Brothers Times Two

Adrian House (UC Davis), left, with brother James (UC Santa Barbara).

Adrian House (UC Davis), left, with brother James (UC Santa Barbara).

By Merritt Onsa

Although five years apart in age, Adrian (UC Davis) and James (UC Santa Barbara) House are as close as brothers can be. Both men were Founding Fathers of their respective chapters, served as Eminent Commanders, and in January 2014, Adrian finally got to pin a Sigma Nu badge on his younger brother at UCSB’s chartering.

Shortly after Adrian House enrolled at UC Davis, Sigma Nu began re-colonizing Zeta Xi following a 17-year absence from campus. He had lots of friends joining fraternities that year, but none of them stood out to Adrian. That is until he bumped into a high school friend who encouraged him to come to a colonization meeting for Sigma Nu.

There, alumnus Mike Wheeler (UC Davis) shared the values of the Fraternity and the opportunity to create something from the ground up. Adrian was sold.

But his parents weren’t so sure. Neither had gone to college, and a fraternity was not what they had in mind for their son. Adrian shared the LEAD binder with his dad, including examples of all the things he wouldn’t learn in the classroom but would learn at Sigma Nu—things like how to write a speech, time management, conflict resolution, how to motivate people, and especially the values of the Fraternity. Adrian says it was those values that helped him convince his parents to let him join.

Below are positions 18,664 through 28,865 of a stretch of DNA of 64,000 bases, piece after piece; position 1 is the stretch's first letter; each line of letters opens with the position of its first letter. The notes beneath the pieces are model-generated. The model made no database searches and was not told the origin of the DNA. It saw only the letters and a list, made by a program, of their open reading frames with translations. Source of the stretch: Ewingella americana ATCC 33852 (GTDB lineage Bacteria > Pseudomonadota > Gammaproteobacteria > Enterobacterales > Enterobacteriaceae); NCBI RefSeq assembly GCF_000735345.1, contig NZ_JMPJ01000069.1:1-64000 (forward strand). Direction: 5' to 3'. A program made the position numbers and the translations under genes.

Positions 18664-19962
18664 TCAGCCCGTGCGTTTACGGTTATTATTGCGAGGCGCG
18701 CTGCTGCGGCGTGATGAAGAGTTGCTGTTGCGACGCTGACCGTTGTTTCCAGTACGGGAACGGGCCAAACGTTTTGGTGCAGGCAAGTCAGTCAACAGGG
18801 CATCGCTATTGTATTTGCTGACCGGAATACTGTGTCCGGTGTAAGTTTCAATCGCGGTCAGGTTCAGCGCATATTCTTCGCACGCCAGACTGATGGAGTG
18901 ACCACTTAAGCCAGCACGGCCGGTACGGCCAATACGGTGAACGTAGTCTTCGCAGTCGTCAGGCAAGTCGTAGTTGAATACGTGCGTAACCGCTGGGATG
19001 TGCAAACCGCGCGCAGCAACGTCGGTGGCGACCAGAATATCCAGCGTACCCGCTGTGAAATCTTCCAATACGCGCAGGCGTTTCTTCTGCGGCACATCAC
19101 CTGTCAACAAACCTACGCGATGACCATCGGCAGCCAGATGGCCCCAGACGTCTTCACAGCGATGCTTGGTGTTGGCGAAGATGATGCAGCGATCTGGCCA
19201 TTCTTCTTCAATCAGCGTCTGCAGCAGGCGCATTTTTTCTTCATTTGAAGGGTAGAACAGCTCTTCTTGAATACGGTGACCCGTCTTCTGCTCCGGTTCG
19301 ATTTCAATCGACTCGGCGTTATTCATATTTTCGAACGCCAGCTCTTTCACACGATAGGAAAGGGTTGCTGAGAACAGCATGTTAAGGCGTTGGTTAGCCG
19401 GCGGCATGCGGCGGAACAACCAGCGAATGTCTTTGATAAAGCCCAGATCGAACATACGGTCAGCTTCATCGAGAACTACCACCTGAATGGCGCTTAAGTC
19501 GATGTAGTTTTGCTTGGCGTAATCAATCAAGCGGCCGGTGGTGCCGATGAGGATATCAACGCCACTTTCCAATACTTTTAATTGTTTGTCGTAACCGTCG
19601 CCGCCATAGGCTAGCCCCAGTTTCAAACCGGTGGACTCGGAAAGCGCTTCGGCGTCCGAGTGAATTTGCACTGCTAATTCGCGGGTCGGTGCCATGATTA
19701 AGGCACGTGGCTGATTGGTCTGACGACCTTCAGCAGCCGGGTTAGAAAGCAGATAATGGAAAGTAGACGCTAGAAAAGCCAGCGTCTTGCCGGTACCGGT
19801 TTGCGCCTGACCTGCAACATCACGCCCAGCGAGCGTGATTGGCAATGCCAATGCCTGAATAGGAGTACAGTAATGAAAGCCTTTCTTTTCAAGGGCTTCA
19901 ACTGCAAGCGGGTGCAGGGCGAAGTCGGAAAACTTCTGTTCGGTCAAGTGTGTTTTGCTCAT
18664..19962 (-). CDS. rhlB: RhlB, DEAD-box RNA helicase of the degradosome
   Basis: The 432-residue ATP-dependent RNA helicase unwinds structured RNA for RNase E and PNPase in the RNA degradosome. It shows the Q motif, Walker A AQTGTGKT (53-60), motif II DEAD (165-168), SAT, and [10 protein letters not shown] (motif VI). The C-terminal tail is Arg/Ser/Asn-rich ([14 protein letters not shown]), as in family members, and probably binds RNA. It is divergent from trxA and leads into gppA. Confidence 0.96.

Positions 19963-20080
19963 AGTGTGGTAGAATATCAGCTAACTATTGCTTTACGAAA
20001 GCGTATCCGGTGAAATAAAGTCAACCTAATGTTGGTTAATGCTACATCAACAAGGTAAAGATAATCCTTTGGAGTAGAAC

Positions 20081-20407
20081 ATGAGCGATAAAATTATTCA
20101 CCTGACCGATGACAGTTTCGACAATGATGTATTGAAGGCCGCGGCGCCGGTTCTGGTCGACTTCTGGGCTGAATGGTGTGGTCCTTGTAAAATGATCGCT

Like any Founding Father, Adrian was involved in all aspects of the colonization process. Just two months in, he decided to run for Eminent Commander and, to his surprise, was elected. Adrian says it was a scary time, since he knew nothing about starting a fraternity from scratch. But he felt tremendous support from Headquarters staff members Chris Healy (Fresno State), Jake Welshans (Indiana), and Andrew Meeks (Kent State) as well as alumnus Mike Wheeler. “I feel like I couldn’t have done it without them,” says Adrian.

Director of Expansion and Recruitment at the time, Andrew Meeks recognized Adrian’s leadership potential from the start. “He always focused on the legacy of the group over his own legacy. As Commander he gave individual committees freedom and ownership. ‘I’m relying on you as leaders to build these plans,’ Adrian would say. That made everyone in the chapter buy into the effort. He’s a very thoughtful and quiet leader, but when he had to speak he made the words count,” says Andrew.